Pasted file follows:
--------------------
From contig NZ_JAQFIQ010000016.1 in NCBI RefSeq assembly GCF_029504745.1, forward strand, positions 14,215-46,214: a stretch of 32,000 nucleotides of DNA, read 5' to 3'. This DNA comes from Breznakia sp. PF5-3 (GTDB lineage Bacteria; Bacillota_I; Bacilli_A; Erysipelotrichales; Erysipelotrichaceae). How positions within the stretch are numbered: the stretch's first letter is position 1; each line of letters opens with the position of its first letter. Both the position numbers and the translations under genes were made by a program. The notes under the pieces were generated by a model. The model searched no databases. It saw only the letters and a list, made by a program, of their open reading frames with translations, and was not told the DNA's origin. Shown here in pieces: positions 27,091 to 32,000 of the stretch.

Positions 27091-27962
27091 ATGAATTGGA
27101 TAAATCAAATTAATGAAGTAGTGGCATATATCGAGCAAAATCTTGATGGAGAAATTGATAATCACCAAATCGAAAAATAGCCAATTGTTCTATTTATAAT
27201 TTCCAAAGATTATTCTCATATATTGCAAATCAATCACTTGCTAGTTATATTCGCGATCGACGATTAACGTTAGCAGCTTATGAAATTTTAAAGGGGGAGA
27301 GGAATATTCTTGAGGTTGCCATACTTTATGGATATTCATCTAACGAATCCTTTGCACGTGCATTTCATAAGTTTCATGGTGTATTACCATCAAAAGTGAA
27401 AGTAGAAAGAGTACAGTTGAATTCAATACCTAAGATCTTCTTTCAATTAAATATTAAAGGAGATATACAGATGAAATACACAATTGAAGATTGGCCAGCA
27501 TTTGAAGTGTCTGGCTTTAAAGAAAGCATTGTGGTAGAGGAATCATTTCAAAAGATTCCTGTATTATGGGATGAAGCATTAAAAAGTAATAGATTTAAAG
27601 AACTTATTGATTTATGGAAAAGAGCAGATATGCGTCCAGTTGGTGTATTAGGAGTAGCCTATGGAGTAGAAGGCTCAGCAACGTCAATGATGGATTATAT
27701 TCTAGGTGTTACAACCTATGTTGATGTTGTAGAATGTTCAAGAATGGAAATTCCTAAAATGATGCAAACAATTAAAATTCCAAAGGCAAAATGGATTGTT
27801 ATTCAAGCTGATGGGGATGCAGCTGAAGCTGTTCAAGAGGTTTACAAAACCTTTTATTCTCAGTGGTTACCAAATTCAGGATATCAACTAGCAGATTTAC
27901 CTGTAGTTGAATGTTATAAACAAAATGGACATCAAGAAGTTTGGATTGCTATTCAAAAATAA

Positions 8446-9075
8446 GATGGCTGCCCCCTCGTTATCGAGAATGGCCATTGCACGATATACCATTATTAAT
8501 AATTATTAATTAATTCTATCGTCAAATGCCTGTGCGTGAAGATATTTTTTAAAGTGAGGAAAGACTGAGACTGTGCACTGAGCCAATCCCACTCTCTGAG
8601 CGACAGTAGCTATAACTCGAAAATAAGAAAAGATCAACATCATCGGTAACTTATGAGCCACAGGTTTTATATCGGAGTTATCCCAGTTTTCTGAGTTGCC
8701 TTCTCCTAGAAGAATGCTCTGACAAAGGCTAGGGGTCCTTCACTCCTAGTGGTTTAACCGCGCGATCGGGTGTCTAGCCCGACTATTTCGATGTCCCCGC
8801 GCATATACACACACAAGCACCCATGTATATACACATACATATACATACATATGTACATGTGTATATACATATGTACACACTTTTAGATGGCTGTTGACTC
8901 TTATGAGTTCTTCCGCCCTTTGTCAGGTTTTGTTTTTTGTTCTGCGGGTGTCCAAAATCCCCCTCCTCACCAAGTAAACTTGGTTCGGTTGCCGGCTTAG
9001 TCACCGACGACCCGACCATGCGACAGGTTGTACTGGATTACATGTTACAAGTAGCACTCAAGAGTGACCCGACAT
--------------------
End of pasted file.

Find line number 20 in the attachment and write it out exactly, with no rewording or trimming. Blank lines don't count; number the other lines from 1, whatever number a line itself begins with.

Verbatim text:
9001 TCACCGACGACCCGACCATGCGACAGGTTGTACTGGATTACATGTTACAAGTAGCACTCAAGAGTGACCCGACAT